Background: Several investigational studies including MBC reported that erythropoiesis-stimulating agent (ESA) treatment beyond correction of anemia decreased survival and locoregional tumor control, and/or increased adverse effects, especially thrombotic vascular events (TVEs). These studies were reviewed at 3 FDA Oncologic Drugs Advisory Committee Meetings (2004, 2007, and 2008). Other studies and well-conducted meta-analyses did not suggest adverse effects on tumor outcomes when ESAs are used according to the prescribing information in subjects receiving chemotherapy, however, no study rigorously evaluated tumor outcomes.

This Phase 3 study is the largest MBC trial in subjects receiving EPO for chemotherapy induced anemia specifically designed and conducted to assess progression-free survival (PFS) as the primary endpoint. Conducted as a post-marketing requirement, the study has been regularly and intensively monitored by an Independent Data Monitoring Committee (IDMC) of internationally recognized experts in the fields of MBC treatment, clinical research, and statistics.

Methods: EPO-ANE-3010 (ClinicalTrials.gov #NCT00338286) is a multinational (19 countries and 223 participating sites) study with 2,098 subjects who are anemic and receiving first- or second-line standard chemotherapy for MBC. Key inclusion criteria: histologically confirmed MBC, stage IV disease and at least 1 measurable metastatic lesion according to Response Evaluation Criteria in Solid Tumors (RECIST); hemoglobin (Hb) ≤11 g/dL, Eastern Cooperative Oncology Group performance score 0 or 1. Key exclusion criteria: metastasis to bone only, receiving anticoagulants or endocrine therapy. Subjects were randomly assigned (1:1) to receive either standard supportive care for treatment of anemia (SOC) plus 40,000 IU EPO given subcutaneously weekly up to 4 weeks after the last dose of cytotoxic chemotherapy, or to SOC alone. Randomization was stratified by line of chemotherapy and HER2/NEU status. EPO dose was held for Hb >12 g/dL. Disease was assessed every 8 weeks for the first year, and then every 12 weeks until disease progression (PD) or death. Tumor response was determined according to modified RECIST 1.0 criteria by Investigators and Blinded Central Review. Overall survival (OS) follow up continued after PD.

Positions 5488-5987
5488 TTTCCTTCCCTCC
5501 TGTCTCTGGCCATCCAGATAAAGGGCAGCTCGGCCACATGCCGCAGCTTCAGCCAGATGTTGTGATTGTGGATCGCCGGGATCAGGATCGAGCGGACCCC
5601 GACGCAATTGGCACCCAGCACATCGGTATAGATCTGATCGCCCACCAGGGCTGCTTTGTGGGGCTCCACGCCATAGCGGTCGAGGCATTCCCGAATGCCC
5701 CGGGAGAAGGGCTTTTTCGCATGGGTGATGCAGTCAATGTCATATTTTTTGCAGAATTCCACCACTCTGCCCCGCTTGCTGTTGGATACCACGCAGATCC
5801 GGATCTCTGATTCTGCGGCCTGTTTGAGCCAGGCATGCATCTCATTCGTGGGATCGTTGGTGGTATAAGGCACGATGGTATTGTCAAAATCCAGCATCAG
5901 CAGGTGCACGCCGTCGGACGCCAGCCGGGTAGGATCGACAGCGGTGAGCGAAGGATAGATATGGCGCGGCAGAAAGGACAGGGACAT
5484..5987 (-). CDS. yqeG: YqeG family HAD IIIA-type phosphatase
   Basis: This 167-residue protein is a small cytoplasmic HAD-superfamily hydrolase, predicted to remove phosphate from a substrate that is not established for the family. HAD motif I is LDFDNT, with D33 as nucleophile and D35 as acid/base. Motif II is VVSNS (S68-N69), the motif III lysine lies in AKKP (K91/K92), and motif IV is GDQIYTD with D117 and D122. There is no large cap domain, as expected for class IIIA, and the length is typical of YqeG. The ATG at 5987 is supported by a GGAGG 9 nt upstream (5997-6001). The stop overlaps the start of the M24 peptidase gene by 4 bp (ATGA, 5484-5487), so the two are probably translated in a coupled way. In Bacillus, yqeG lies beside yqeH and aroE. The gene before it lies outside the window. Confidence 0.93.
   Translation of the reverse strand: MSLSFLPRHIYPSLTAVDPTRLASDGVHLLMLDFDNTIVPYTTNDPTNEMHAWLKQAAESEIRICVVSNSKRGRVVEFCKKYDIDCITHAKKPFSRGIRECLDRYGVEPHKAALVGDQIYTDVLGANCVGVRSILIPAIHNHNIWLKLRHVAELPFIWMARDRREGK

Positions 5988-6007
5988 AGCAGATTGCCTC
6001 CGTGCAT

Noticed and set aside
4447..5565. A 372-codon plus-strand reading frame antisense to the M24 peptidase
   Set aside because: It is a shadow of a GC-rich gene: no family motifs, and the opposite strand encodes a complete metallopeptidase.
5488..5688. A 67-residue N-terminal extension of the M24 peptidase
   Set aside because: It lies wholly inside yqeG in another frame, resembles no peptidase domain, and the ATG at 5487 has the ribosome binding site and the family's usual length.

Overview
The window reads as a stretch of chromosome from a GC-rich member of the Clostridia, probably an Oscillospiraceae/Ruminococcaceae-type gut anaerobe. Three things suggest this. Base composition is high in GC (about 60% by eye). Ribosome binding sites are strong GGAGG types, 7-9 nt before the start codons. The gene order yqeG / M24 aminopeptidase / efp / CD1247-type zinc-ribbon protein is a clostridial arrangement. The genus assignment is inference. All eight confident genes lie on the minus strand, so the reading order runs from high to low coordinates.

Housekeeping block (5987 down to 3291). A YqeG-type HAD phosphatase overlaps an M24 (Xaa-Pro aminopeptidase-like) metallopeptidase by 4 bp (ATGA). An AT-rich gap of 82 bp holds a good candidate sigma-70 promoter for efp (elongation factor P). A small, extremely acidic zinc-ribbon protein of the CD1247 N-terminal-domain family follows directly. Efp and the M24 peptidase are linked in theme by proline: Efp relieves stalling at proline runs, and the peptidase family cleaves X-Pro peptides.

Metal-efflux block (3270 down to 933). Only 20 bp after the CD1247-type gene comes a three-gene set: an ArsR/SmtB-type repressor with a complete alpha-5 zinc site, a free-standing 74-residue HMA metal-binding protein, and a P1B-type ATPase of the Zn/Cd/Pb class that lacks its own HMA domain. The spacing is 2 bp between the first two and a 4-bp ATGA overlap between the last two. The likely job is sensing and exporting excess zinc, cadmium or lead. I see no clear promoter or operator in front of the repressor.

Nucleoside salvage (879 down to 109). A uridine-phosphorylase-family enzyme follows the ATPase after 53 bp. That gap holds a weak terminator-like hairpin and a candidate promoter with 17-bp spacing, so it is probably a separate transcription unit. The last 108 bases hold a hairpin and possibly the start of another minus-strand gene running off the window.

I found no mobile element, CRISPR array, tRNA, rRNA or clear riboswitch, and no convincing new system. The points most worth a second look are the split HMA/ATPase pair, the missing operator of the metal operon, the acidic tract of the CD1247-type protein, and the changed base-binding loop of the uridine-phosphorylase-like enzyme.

The primary endpoint is PFS. Secondary endpoints include OS, time to tumor progression, and overall response rate and safety assessments (including incidence and severity of TVEs). For this non-inferiority study, a sample size of 1,650 disease progression or death events was determined to provide over 80% power to rule out a 15% hazard rate increase (i.e., hazard ratio of 1.15, epoetin alfa vs. control) in PFS with a 1-sided Type I error rate 0.025. The study is fully accrued with 2014 projected key dates: clinical cut-off at 1650 PFS events, July; database lock, September; IDMC agreement on presentation of final results, mid-November. Both primary and secondary endpoints will be fully reported.

Citation Format: Brian Leyland-Jones, Igor Bondarenko, Gia Nemsadze, Vitaliy Smirnov, Iryna Litvin, Irakli Kokhreidze, Lia Abshilava, Mikheil Janjalia, Rubi Li, KC Lakshmaiah, Beka Samkharadze, Oksana Tarasova, Ranjan Kumar Mohapatra, Yaroslav Sparyk, Sergey Polenkov, Vladimir Vladimirov, Liang Xiu, Bruce Kimelblatt, Kris Deprince, Ilya Safonov, Els Vercammen, Peter Bowers. A randomized, open-label, multicenter, phase 3 study of epoetin alfa (EPO) plus standard supportive care versus standard supportive care in anemic patients with metastatic breast cancer (MBC) receiving standard chemotherapy [abstract]. In: Proceedings of the Thirty-Seventh Annual CTRC-AACR San Antonio Breast Cancer Symposium: 2014 Dec 9-13; San Antonio, TX. Philadelphia (PA): AACR; Cancer Res 2015;75(9 Suppl):Abstract nr S5-07.